22. 22. Inversion Counting (Merge Sort)<br />2<br />4<br />6<br />7<br />front:<br />1<br />3<br />5<br />8<br />back:<br />skips over 2, 4, 6 and 7<br />Inversions: 4<br />Merge. Whenever a back item is pushed up, count how many it goes past<br />
23. 23. Inversion Counting (Merge Sort)<br />2<br />4<br />6<br />7<br />front:<br />1<br />3<br />5<br />8<br />back:<br />from front, nothing to count<br />Inversions: 4<br />Merge. Whenever a back item is pushed up, count how many it goes past<br />
24. 24. Inversion Counting (Merge Sort)<br />4<br />6<br />7<br />front:<br />1<br />2<br />3<br />5<br />8<br />back:<br />from front, nothing to count<br />Inversions: 4<br />Merge. Whenever a back item is pushed up, count how many it goes past<br />
25. 25. 4<br />6<br />7<br />3<br />5<br />8<br />Inversion Counting (Merge Sort)<br />front:<br />1<br />2<br />back:<br />3 skips over 4, 6, and 7<br />Inversions: 4<br />Inversions: 7<br />Merge. Whenever a back item is pushed up, count how many it goes past<br />
26. 26. 4<br />6<br />7<br />3<br />5<br />8<br />Inversion Counting (Merge Sort)<br />front:<br />1<br />2<br />back:<br />4 is in front: no change<br />Inversions: 4<br />Inversions: 7<br />Merge. Whenever a back item is pushed up, count how many it goes past<br />
27. 27. 4<br />6<br />7<br />3<br />5<br />8<br />Inversion Counting (Merge Sort)<br />front:<br />1<br />2<br />back:<br />5 moves past 6 and 7<br />Inversions: 4<br />Inversions: 7<br />Merge. Whenever a back item is pushed up, count how many it goes past<br />
28. 28. 4<br />6<br />7<br />3<br />5<br />8<br />Inversion Counting (Merge Sort)<br />front:<br />1<br />2<br />back:<br />6 is in front: no change<br />Inversions: 4<br />Inversions: 9<br />Merge. Whenever a back item is pushed up, count how many it goes past<br />
29. 29. 4<br />6<br />7<br />3<br />5<br />8<br />Inversion Counting (Merge Sort)<br />front:<br />1<br />2<br />back:<br />7 is in front: no change<br />Inversions: 4<br />Inversions: 9<br />Merge. Whenever a back item is pushed up, count how many it goes past<br />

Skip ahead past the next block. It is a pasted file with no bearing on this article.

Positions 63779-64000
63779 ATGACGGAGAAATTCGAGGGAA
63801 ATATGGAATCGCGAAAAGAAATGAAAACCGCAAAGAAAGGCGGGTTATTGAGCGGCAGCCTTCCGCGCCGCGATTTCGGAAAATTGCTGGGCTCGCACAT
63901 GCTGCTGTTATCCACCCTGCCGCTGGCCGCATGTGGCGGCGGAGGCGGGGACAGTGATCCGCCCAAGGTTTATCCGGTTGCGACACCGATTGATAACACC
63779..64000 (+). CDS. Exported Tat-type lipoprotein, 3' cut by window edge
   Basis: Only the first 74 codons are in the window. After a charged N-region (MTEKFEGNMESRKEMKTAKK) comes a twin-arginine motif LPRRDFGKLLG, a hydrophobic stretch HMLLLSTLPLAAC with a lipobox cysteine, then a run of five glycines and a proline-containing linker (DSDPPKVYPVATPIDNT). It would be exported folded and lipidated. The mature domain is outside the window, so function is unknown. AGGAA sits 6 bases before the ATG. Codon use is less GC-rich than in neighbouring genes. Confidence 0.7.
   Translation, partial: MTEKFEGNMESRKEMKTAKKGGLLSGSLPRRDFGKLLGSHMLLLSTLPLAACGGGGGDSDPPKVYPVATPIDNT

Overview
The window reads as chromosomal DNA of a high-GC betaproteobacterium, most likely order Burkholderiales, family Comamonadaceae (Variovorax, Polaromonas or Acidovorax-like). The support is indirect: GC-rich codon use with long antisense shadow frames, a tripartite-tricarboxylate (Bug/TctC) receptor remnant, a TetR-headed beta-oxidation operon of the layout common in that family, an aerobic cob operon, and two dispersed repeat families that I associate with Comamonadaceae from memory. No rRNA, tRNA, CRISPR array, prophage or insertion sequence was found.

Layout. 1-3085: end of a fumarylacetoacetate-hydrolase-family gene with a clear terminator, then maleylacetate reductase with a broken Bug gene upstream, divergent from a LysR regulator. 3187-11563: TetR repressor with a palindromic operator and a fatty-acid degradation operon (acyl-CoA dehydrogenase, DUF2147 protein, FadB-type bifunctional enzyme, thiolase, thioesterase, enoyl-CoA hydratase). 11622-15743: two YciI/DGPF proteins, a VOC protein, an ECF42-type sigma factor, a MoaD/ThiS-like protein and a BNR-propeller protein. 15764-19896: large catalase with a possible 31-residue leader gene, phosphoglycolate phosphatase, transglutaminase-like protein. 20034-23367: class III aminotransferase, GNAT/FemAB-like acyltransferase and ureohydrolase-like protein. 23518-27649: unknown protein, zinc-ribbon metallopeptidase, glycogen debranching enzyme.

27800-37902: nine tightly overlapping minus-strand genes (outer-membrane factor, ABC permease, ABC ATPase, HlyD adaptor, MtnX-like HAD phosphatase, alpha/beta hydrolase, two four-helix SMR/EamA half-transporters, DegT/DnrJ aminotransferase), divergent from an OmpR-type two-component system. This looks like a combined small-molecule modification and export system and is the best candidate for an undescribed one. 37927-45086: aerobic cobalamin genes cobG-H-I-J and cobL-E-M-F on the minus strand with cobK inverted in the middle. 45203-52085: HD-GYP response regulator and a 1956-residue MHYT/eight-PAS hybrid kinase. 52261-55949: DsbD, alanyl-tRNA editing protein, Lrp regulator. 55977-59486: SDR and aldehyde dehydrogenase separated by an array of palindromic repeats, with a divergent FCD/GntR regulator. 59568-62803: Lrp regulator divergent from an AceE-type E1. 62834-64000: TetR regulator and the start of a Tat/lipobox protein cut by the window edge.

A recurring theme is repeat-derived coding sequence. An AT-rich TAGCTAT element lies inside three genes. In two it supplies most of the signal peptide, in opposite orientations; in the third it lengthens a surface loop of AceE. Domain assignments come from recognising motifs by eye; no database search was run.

30. 30. 4<br />6<br />7<br />3<br />5<br />8<br />Inversion Counting (Merge Sort)<br />1<br />2<br />back:<br />8 just moves out<br />Inversions: 4<br />Inversions: 9<br />Merge. Whenever a back item is pushed up, count how many it goes past<br />
31. 31. 4<br />6<br />7<br />3<br />5<br />8<br />Inversion Counting (Merge Sort)<br />1<br />2<br />Inversions: 4<br />Inversions: 9<br />Merge. Whenever a back item is pushed up, count how many it goes past<br />
32. 32. merge-and-count(A,B)<br /> ; A,B two input lists (sorted)<br /> ; C output list<br /> ; i,j current pointers to each list, start at beginning<br /> ; a_i, b_j elements pointed by i, j<br /> ; count number of inversion, initially 0<br /> while A,B != empty<br /> copy min(a_i,b_j) to C<br /> if b_j < a_i<br /> count += number of element remaining in A<br /> j++<br /> else<br />i++<br /> ; now one list is empty<br /> copy the remainder of the list to C<br /> return count, C<br />Inversion Counting (Merge Sort)<br />
33. 33. sort-and-count(L)<br /> if L become less then 2 <br /> return 0<br /> else<br /> divide L into A, B <br /> copy first to mid to A copy from mid to last to B<br /> (rA, A) = sort-and-count(A)<br /> (rB, B) = sort-and-count(B)<br /> (r, L) = merge-and-count(A,B)<br /> return r = rA+rB+r, L<br />Inversion Counting (Merge Sort)<br />
34. 34. Related Problem (UVA online-judge)<br />Sorting<br />299<br />612<br />10327<br />11462<br />Record based Sorting<br />482<br />10194<br />11804<br />Inversion Counting<br />299<br />10810<br />11495<br />
35. 35. References<br />Art of Programming Contest by Ahmed ShamsulArefin<br />http://en.wikipedia.org/wiki/Sorting_algorithm<br />
36. 36. While(1)<br /> { <br /> if(any questions pops)<br /> { <br />printf(“Shoutn”);<br /> process();<br /> }<br /> else<br /> break;<br /> }<br />
37. 37. THANK YOU<br />